Archive for the 'NOLIDGE BOMS' Category

The most inspiring Apple Event announcement

I watched this week’s Apple Event for a while, but there was nothing that interested me; I have a mobile phone which works fine for me, I don’t need a watch and I can’t afford a new computer.

But here’s one Apple event speech I genuinely found really energising. In 2007, Steve Jobs made a bold announcement at Apple’s developer conference, that I still find inspiring today:

Transcript

Now, what about developers? We have been trying to come up with a solution to expand the capabilities of iPhone by allowing developers to write great apps for it, and yet keep the iPhone reliable and secure. And we’ve come up with a very sweet solution. Let me tell you about it.

So, we’ve got an innovative new way to create applications for mobile devices, really innovative, and it’s all based on the fact that iPhone has the full Safari inside. The full Safari engine is inside of iPhone and it gives us tremendous capability, more than there’s ever been in a mobile device to this date, and so you can write amazing Web 2.0 and Ajax apps that look exactly and behave exactly like apps on the iPhone!

And these apps can integrate perfectly with iPhone services: they can make a call, they can send an email, they can look up a location on Google Maps. After you write them, you have instant distribution. You don’t have to worry about distribution: just put them on your internet server. And they’re really easy to update: just change the code on your own server, rather than having to go through this really complex update process. They’re secured with the same kind of security you’d use for transactions with Amazon, or a bank, and they run securely on the iPhone so they don’t compromise its reliability or security.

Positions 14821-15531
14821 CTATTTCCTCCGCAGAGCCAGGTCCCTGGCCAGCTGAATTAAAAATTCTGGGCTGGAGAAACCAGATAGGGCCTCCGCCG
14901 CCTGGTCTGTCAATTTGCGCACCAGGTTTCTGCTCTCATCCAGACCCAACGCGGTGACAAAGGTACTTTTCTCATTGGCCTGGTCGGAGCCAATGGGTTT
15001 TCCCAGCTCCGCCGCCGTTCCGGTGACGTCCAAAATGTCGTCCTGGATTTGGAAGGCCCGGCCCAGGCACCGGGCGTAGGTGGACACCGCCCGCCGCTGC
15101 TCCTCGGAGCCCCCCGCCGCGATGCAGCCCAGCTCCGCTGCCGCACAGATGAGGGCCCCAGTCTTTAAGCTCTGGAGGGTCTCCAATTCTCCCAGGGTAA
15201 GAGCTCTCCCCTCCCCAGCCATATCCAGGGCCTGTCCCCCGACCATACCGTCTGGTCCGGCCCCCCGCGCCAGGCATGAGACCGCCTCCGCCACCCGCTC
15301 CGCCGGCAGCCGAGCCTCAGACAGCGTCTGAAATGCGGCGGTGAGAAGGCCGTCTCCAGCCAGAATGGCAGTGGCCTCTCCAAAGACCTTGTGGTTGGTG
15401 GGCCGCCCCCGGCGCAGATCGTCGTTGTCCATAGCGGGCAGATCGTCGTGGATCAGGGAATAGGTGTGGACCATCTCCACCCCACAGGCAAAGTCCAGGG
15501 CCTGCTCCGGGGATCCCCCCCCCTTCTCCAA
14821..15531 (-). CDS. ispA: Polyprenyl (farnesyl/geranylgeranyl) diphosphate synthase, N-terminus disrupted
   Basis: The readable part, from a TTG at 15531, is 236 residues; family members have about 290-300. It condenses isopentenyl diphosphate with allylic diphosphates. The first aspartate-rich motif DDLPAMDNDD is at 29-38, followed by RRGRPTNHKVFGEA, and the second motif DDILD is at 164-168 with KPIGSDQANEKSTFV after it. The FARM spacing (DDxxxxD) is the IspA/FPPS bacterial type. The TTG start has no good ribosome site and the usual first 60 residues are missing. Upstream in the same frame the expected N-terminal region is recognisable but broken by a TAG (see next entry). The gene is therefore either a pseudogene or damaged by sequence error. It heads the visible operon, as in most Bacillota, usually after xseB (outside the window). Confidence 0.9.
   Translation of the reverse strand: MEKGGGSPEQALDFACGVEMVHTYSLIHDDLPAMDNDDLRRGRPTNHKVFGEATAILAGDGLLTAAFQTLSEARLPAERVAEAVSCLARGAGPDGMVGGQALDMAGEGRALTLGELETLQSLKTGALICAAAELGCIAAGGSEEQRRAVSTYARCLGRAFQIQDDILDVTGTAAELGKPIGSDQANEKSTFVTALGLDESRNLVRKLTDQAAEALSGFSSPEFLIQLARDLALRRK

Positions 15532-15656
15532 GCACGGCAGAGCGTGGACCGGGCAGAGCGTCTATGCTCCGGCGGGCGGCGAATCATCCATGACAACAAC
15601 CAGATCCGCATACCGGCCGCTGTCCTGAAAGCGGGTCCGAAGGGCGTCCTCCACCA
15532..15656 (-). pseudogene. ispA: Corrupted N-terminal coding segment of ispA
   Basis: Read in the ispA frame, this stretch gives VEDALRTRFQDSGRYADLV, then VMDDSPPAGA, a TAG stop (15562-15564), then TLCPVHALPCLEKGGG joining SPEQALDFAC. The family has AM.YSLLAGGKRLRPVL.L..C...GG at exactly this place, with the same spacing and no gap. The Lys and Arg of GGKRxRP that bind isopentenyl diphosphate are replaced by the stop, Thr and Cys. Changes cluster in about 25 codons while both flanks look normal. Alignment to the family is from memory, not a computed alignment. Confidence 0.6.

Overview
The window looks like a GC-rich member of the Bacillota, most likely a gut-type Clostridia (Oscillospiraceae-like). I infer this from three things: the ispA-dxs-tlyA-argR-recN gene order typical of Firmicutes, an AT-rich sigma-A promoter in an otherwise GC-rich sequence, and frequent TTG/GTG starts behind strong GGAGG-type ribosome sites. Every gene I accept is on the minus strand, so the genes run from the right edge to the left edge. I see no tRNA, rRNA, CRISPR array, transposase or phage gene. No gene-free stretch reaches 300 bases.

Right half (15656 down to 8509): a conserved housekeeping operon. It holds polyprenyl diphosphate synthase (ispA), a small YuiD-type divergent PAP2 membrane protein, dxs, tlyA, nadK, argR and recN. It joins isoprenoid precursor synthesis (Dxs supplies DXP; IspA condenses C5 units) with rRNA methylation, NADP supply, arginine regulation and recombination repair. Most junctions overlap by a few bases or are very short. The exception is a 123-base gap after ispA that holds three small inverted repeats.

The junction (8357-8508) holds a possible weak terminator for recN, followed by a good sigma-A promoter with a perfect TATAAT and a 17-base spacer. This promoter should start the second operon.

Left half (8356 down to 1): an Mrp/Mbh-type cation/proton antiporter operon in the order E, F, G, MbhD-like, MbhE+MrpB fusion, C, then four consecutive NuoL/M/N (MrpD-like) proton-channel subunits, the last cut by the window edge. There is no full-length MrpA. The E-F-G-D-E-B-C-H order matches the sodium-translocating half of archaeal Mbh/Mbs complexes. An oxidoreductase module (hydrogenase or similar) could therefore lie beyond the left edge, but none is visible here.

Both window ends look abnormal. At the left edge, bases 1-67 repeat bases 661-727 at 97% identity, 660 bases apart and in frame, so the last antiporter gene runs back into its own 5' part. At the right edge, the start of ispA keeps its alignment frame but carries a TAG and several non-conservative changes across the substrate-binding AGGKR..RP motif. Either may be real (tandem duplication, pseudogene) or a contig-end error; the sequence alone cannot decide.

And guess what: there’s no SDK! You’ve got everything you need, if you know how to write apps using the most modern web standards, to write amazing apps for the iPhone today. You can go live on June 29.

On open Operating Systems, Progressive Web Apps live up to this promise; truly cross-platform code that can be responsive to any form factor, using a mature technology with great accessibility (assuming a competent developer), that is secure and sandboxed, that requires no gatekeepers, developer licenses or expensive IDEs. They’ll work on Android, Windows, ChromeOS and Mac.